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Hypervitaminosis A

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Title: Hypervitaminosis A  
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Subject: Far Eastern Party, Megavitamin therapy, Beta-Carotene, Retinol, Vitamin
Collection: Effects of External Causes, Hypervitaminosis
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Hypervitaminosis A

Hypervitaminosis A
Classification and external resources
ICD-10 E67.0
ICD-9-CM 278.2
DiseasesDB 13888
MedlinePlus 000350
eMedicine med/2382
Cod liver oil - a potentially toxic source of Vitamin A: Hypervitaminosis A can result from ingestion of too much vitamin A from diet, supplements, or prescription medications.

Hypervitaminosis A refers to the toxic effects of ingesting too much preformed vitamin A. Symptoms arise as a result of altered bone metabolism and altered metabolism of other fat-soluble vitamins. Hypervitaminosis A is believed to have occurred in early humans, and the problem has persisted throughout human history.

Toxicity results from ingesting too much preformed vitamin A from foods (such as fish or animal liver), supplements, or prescription medications and can be prevented by ingesting no more than the recommended daily amount.

Diagnosis can be difficult, as serum retinol is not sensitive to toxic levels of vitamin A, but there are effective tests available. Hypervitaminosis A is usually treated by stopping intake of the offending food(s), supplement(s), or medication. Most people fully recover.

High intake of provitamin carotenoids (such as beta carotene) from vegetables and fruits does not cause hypervitaminosis A, as conversion from carotenoids to the active form of vitamin A is regulated by the body to maintain an optimum level of the vitamin. Carotenoids themselves cannot produce toxicity.


  • Signs and symptoms 1
  • Causes 2
    • Types of vitamin A 2.1
    • Sources of toxicity 2.2
    • Types of toxicity 2.3
  • Mechanism 3
    • Delivery to tissues 3.1
    • Effects 3.2
  • Diagnosis 4
    • Tests 4.1
    • Relevance of blood tests 4.2
  • Prevention 5
    • Daily Tolerable Upper Level 5.1
  • Treatment 6
    • In humans 6.1
    • In animals 6.2
    • In vitro 6.3
  • History 7
  • Other animals 8
  • See also 9
  • References 10
  • External links 11

Signs and symptoms

Symptoms may include:[1]

  • Abnormal softening of the skull bone (craniotabes—infants and children)
  • Blurred vision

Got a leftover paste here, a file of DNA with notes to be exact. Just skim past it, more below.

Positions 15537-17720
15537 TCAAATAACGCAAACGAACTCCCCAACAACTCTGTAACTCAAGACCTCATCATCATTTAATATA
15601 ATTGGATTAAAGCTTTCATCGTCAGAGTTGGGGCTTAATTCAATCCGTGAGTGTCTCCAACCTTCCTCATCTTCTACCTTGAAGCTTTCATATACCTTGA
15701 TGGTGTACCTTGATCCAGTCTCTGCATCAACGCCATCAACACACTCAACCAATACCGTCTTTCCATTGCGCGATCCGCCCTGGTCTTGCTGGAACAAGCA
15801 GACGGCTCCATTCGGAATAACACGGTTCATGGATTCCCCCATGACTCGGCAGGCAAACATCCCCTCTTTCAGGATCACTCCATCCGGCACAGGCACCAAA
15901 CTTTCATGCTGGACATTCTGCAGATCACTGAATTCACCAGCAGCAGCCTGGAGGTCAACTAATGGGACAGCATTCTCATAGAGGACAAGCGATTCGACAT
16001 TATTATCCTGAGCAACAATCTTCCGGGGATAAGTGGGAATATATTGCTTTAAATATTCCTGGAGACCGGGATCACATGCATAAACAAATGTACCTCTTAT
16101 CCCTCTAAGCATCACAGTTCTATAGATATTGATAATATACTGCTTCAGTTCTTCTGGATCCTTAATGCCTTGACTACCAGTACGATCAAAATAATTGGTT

• Bone pain or swelling
  • Bulging fontanelle (infants)
  • Changes in consciousness
  • Decreased appetite
  • Dizziness
  • Double vision (young children)
  • Drowsiness
  • Headache
  • Gastric mucosal calcinosis[2]
  • Heart valve calcification[3]
  • Hypercalcemia
  • Increased intracranial pressure manifesting as cerebral edema, papilledema, and headache[4] (may be referred to as Idiopathic intracranial hypertension)
  • Irritability
  • Liver damage[5][6][7][8][9][10][11][12][13]
  • Nausea
  • Poor weight gain (infants and children)
  • Skin and hair changes
  • Cracking at corners of the mouth
  • Hair loss
  • Higher sensitivity to sunlight
  • Oily skin and hair (seborrhea)
  • Premature epiphyseal closure[14][15][16][17][18]
  • Skin peeling, itching
  • Spontaneous fracture[19][20]
  • Yellow discoloration of the skin (aurantiasis cutis)
  • Uremic pruritus[21]
  • Vision changes
  • Vomiting


Hypervitaminosis A results from excessive intake of preformed vitamin A. A genetic variance in tolerance to vitamin A intake may occur.[22] Children are particularly sensitive to vitamin A, with daily intakes of 1500 IU/kg body weight reportedly leading to toxicity.[20]

Types of vitamin A

  • Provitamin carotenoids - such as beta carotene - are “largely impossible” to cause toxicity, as conversion to retinol is highly regulated.[20] No vitamin A toxicity has been reported from ingestion of excessive amounts.[23] Overconsumption of beta carotene can, however, cause carotenosis, a benign condition in which the skin turns orange.
  • Preformed vitamin A absorption and storage in the liver occur very efficiently until a pathologic condition develops.[20] When ingested, 70-90% of preformed vitamin A is absorbed and used.[20]

Sources of toxicity

  • Diet - liver is high in vitamin A. The liver of certain animals — including the polar bear, bearded seal,[24][25] walrus,[26] moose,[27] — are particularly toxic.
  • Supplements - usually when taken above recommended dosages - can be toxic. Cod liver oil is particularly high in vitamin A.
  • Medications - at high doses of vitamin A - are often used on long-term basis in numerous preventive and therapeutic medical applications, which may lead to hypervitaminosis A[28]

Types of toxicity

  • Acute toxicity occurs over a period of hours or a few days, and is less of a problem than chronic toxicity.
  • Chronic toxicity - ingestion of high amounts of preformed vitamin A for months or years - results from daily intakes greater than 25,000 IU for 6 years or longer and more than 100,000 IU for 6 months or longer - are considered toxic.


Absorption and storage in the liver of preformed vitamin A occur very efficiently until a pathologic condition develops.[20]

Delivery to tissues


When ingested, 70-90% of preformed vitamin A is absorbed and used.[20]


About 80% of the total body reserves of vitamin A are in the liver. Fat is another significant storage site, while the lung and kidneys may also be capable of storage.[20]


Once in the liver, retinol binds to retinol-binding protein (RBP) and is transported from the liver to tissues as the holo-RBP complex. The range of serum retinol concentrations under normal conditions is 1–3 μmol/l. Elevated amounts of retinyl ester (i.e., > 10% of total circulating vitamin A) in the fasting state have been used as markers for chronic hypervitaminosis A in humans. Candidate mechanisms for this increase include decreased hepatic uptake of vitamin A and the leaking of esters into the bloodstream from saturated hepatic stellate cells.[20]


Effects include increased bone turnover and altered metabolism of fat-soluble vitamins. More research is needed to fully elucidate the effects.

Increased bone turnover